It’s always interesting to me to observe how certain topics reach critical mass. In this particular case, I’m just glad everybody’s talkin’. At last. “About an issue,” industry journalist Porter Anderson says in a late December article he titled Keeping Watch Over Our Schlock, “a lot of us hesitate to address head-on.”
He’s referring to the quality of the writing we’re seeing coming out of (ahem) “digitally enabled content abundance.” And he’s reacting in solidarity to this blistering indictment by writer Baldur Bjarnason:
One of the consequences of anybody being able to publish is that everybody can publish … The biggest beneficiaries of open, free, and equitable access to publishing tools will never be skilled writers, readers with taste, or anybody who sells a quality good, but the purveyors of mass-manufactured schlock and buyers who either don’t mind it, or can’t tell the difference.
The very same week, literary agent Chip MacGregor, coming at it from a different angle, said something similar:
The majority of stuff I see from newer authors isn’t turned down because the writer is new; it’s turned down because the writing isn’t all that great. … Don’t assume you’re a genius just because your mom (or spouse, or best friend, or priest) told you so. Get some professional opinions, listen to others, and become a better writer.
That’s pretty plain, don’t you think?
I’ve been writing about this topic for two years now (this was my first, followed by this post, this one, this too, then this, this, this, this, and that one). So I feel like saying Oh, you’re just now noticing this? when best-selling author James Scott Bell (love him), in a post he calls Publishing and Marketing Your Crap, says:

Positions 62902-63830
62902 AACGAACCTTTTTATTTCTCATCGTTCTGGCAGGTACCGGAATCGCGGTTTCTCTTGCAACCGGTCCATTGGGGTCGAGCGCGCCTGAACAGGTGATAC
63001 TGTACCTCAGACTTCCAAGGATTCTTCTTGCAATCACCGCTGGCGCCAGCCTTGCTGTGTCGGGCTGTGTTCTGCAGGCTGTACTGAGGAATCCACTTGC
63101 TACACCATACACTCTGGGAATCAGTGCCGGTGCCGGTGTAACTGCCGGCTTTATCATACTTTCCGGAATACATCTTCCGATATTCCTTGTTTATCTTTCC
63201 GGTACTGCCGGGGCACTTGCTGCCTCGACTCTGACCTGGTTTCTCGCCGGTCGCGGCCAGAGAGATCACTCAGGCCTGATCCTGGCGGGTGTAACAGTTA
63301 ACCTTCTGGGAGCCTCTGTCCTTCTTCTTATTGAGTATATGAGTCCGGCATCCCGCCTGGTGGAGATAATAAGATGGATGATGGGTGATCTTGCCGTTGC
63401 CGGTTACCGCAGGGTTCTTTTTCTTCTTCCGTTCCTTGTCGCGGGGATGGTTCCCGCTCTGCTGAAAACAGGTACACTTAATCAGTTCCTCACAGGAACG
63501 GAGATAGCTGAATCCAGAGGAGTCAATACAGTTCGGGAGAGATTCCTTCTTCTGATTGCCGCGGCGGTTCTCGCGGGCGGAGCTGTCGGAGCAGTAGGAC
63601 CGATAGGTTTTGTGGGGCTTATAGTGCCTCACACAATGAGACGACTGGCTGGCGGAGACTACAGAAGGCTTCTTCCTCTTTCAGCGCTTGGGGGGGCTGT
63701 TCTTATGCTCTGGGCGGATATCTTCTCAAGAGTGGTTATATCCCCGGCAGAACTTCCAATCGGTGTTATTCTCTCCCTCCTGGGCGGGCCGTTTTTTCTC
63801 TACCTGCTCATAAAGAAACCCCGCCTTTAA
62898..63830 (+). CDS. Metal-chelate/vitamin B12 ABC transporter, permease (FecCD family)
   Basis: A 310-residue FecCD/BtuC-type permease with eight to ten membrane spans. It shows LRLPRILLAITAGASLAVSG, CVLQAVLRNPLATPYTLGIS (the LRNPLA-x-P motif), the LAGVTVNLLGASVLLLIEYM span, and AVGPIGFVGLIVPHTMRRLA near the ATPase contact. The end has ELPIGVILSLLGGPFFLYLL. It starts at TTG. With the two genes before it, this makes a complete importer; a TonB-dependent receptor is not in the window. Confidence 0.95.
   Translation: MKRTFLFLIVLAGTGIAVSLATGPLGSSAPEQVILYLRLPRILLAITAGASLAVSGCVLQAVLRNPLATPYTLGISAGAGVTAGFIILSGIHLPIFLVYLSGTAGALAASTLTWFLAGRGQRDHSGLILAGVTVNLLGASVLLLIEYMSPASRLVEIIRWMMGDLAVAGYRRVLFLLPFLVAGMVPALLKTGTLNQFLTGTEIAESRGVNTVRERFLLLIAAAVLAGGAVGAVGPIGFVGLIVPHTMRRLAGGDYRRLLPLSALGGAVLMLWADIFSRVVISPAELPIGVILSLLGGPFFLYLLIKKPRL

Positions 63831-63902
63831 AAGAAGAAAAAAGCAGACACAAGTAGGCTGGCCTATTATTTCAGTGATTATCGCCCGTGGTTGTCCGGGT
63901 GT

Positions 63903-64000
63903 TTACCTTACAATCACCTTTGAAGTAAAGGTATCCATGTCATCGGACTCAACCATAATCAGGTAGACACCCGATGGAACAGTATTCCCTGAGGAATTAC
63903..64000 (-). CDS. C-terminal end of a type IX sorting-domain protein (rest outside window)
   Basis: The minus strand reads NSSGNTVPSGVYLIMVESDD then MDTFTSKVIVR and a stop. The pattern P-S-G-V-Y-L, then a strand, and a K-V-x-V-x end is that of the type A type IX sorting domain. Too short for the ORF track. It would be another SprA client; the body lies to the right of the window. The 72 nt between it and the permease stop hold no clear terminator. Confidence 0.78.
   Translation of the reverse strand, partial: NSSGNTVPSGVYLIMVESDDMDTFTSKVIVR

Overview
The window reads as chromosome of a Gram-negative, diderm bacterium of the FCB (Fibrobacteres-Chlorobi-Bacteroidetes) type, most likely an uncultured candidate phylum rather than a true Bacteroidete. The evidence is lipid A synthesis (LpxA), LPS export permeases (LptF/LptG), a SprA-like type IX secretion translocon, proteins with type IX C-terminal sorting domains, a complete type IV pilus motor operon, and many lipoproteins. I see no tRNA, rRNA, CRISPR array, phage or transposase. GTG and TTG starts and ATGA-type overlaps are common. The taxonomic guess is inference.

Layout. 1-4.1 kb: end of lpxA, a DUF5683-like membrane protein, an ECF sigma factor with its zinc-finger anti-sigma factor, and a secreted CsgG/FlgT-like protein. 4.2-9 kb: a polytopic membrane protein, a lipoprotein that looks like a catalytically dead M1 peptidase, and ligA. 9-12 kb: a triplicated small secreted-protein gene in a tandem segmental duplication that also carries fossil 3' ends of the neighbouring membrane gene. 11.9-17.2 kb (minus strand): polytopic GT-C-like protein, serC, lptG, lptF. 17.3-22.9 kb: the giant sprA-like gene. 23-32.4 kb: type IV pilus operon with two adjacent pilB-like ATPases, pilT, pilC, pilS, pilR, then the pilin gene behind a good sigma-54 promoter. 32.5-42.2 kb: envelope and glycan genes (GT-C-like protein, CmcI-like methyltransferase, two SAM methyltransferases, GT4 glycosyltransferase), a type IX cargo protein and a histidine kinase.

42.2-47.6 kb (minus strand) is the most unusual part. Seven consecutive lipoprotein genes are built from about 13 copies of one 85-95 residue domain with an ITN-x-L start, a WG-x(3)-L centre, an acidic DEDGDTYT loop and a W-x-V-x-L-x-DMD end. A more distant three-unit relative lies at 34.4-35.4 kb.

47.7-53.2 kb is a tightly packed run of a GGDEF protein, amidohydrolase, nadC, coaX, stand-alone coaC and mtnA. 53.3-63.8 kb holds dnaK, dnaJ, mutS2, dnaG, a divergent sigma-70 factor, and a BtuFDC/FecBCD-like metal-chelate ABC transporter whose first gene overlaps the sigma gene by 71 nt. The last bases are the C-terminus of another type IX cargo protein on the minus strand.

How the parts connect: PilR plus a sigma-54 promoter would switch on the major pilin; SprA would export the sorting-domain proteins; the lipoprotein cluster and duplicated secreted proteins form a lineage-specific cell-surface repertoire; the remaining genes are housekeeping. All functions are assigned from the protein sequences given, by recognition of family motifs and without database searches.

So “quality” (an amorphous thing like obscenity, which one Supreme Court justice defined as “I know it when I see it”) is definitely something the indie writer ought to pursue if he or she really wants to increase the odds of making real bank at this game. It’s not just about numbers. My “formula” is quality + production + time. How does one add “quality” to the writing? Study the freaking craft.
Notice he includes time in his formula. There are no shortcuts, kids. Remember the 10,000-Hour Rule? Bjarnason says, “It’s a slow-going task, full of hard work and few rewards, but it’s the only sustainable tactic in a market that is increasingly dominated by randomness.”
The very same week, Penelope Trunk wrote about “rules about creativity that are gaining traction.” And she came to the same conclusion:
So the truth is that the way to be known for your creativity is to work really hard at being creative. That’s the bad news. Because everything worth aiming for is hard work …
Well, yes. Exactly.
I had an interesting conversation with the Boy when he was home over the holiday about what it takes to be a professional in one’s field. He is a working musician, a performer and a music educator. It looks like a great gig from the outside—his students think he’s living the high life. They tell him they want his job. He says,* “I tell them what they have to do to get there—but they’re not interested.” They’re not interested in stories about the long hours in the practice room; that’s no fun. They’d rather spend Christmas with friends and family, but the Boy had three performances in the twenty-four hours between noon on Christmas Eve and noon on Christmas Day. Did someone say something about hard work?
Again, it fascinates me that all of this is swirling up on the interwebs, but these are worrisome times and writers know the catharsis that can be achieved by working things out on a keyboard. Me, I hew to something a good boss (you again, Wayne-O) told me long ago: just do good work.
Just do good work.
* He also blogs—and about this subject too.
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